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News and comments on community broadband networks, the communities deploying them and the technologies that support them. Published by Denise Frey and Al Bonnyman.

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Monday, January 05, 2004


Telkonet deploys test system onboard U.S. Naval Research Vessel

Power line communications vendor Telkonet is providing power line broadband equipment for the Office of Naval Research's test vessel, "Afloat Lab" (also known as "Starfish"). ONR wants to test BPL (broadband over power line) technology for potential use on Navy ships in the future. As Telkonet's press release notes, the advantages of using existing electrical wiring are especially compelling in a naval shipboard environment where installing new cable can be especially expensive.

This test is relevant to potential utility BPL users.

Normally, news of either a military test of broadband technology or a Telkonet sale would be off-topic for this blog. The military's communications needs, while fascinating, can be very exotic and not necessarily germane to the challenges of building local broadband networks. Likewise, Telkonet's products are oriented more to LAN applications within an enterprise (a home or a business) than to power utility use.

This test, however, should be interesting for several reasons. First, naval shipboard electrical systems are much noisier and hostile to electronics than a utility's power grid. As the electrical officer on nuclear submarine during the Cold War, I saw large voltage spikes and frequency fluctuations during the almost daily emergency drills we ran every day. The off-the-shelf personal computer we had purchased ashore blew its' power supply almost weekly. Only Mil-Spec (military hardened) equipment survived this environment.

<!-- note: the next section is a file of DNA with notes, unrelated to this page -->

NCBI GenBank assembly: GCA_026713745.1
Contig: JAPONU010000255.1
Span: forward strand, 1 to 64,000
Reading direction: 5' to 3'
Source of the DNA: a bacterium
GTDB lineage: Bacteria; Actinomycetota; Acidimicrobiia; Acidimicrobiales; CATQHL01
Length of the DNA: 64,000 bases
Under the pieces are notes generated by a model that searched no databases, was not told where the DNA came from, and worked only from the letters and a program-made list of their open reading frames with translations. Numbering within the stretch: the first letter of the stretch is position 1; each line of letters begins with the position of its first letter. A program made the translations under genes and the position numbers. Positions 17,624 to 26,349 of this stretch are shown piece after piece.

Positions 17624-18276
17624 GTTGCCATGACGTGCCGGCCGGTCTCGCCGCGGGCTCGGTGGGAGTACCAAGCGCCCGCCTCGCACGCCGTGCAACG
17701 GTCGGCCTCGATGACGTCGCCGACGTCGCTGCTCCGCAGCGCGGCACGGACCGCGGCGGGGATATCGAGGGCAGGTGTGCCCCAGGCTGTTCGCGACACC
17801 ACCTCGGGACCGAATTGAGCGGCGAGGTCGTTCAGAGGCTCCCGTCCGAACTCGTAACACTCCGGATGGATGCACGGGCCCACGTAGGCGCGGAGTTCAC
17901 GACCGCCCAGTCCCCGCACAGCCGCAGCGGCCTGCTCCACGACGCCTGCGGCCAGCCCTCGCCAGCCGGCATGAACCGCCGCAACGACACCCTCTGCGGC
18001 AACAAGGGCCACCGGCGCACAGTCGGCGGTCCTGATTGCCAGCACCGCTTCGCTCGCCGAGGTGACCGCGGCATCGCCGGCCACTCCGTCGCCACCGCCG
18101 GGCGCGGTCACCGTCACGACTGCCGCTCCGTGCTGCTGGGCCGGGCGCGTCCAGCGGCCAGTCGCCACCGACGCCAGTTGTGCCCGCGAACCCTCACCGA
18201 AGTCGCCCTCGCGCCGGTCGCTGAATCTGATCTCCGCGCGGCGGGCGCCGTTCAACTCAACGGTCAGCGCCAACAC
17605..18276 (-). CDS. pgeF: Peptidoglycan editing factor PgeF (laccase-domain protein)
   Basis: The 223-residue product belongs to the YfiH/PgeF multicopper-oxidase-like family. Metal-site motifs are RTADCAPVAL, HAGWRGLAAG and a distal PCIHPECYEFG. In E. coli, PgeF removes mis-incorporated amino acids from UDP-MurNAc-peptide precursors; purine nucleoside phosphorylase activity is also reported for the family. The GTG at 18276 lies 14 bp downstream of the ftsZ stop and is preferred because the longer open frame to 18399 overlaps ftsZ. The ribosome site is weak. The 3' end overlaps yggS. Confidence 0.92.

Second, the Navy remains dependent on VLF (very low frequency), LF (low frequency) and HF (high frequency) radio circuits as back-ups for over-the-horizon communications when satellites are unavailable. The Navy is likely to be very sensitive to any EMI (electromagnetic interference) from shipboard interior communications systems.

Finally, there are times when surface ships need to go totally silent from an emissions standpoint without shutting down interior communications. Telkonet will have to pass this hurdle as well.

I see these ONR tests as an acid test of two critical BPL issues in general -- robustness and interference. (A third issue -- communications around transformers -- won't get much of a workout here since U.S. naval electrical systems operate at 440 volts and lower; North American power utility medium voltage distribution systems operate in the 7,000 to 35,000 volt range.)


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